This project focuses on the further development and improvements of the GDML system. You will review the schema and add new elements, as well as the implementation and possibly work on new versions of the Geant4 and ROOT GDML modules and further develop the VecGeom one. You will also take care of reviewing the documentation, creating a new GDML web page and providing all the necessary user support.
FAP-7

IT, mathematics and robotics

Website developer You will join an agile team within CERN’s Business Computing (BC) group. You will be responsible for the maintenance and development of websites that the BC group maintains for different customer services and departments within CERN. The principal technologies you will be using are HTML5, PHP, JavaScript and SQL. You will develop, test and maintain the websites primarily with the Drupal content management system (CMS). You will also use software development lifecycle management tools such as git and Jira. Part of your work will involve providing support to the website users and implies analysing of and answering to related support tickets.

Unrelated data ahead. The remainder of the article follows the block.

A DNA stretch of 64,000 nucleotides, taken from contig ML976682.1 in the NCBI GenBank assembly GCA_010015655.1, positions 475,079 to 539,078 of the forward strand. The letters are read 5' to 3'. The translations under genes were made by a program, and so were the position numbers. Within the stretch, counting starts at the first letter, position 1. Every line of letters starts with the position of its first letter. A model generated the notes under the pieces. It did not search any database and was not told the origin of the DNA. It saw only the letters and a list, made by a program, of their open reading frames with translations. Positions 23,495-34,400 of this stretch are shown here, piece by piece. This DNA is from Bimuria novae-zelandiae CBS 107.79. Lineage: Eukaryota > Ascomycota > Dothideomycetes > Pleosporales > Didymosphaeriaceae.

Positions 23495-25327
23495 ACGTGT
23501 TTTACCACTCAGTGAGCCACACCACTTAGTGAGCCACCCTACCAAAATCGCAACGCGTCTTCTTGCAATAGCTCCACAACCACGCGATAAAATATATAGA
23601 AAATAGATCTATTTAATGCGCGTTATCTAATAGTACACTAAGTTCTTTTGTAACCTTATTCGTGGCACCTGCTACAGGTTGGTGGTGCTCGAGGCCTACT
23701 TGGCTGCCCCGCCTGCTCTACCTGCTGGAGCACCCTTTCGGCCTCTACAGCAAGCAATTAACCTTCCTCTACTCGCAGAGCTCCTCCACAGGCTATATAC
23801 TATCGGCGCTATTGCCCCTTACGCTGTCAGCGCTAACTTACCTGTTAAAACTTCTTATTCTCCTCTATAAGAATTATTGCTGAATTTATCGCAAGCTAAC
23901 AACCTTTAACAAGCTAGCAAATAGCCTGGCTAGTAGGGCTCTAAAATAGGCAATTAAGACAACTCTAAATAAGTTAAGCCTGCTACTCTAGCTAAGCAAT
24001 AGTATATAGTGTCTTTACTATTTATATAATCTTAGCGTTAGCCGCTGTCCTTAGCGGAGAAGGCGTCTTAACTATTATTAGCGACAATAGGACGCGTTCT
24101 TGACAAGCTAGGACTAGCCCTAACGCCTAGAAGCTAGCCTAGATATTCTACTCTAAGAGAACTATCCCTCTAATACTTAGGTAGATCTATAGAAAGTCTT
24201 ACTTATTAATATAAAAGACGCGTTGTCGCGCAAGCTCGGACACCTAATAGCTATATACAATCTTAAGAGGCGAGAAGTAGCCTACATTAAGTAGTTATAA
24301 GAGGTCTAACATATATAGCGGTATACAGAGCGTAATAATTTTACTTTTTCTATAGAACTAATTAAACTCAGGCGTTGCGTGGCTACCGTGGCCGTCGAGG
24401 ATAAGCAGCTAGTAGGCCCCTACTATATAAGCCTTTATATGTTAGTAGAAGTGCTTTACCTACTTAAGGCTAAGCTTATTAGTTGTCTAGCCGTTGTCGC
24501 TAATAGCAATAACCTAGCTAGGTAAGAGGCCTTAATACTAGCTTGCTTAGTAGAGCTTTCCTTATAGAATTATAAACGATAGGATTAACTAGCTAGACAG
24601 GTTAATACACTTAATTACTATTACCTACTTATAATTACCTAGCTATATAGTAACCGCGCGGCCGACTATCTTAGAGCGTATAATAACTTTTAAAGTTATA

PF-8

IT, mathematics and robotics

Quantitative finance

At the CERN Pension Fund you’ll work on the cutting edge of technology. With the latest tools and technologies available at your fingertips and a freedom to experiment and create in friendly environment, it’s the Computer Scientists’ dream. The Quantitative Finance project aims to provide the Investment Group with tools for monitoring and improving the quality and returns of our investments. Two major parts of the system are Reporting and the Quant Finance. The Reporting system aids portfolio and risk managers by providing analysis of both market data and our portfolio. The Quant Finance project is used for extensive testing of trading strategies and performing various analysis of the investment products. It deals with large amounts of data and performs many complex calculations per second.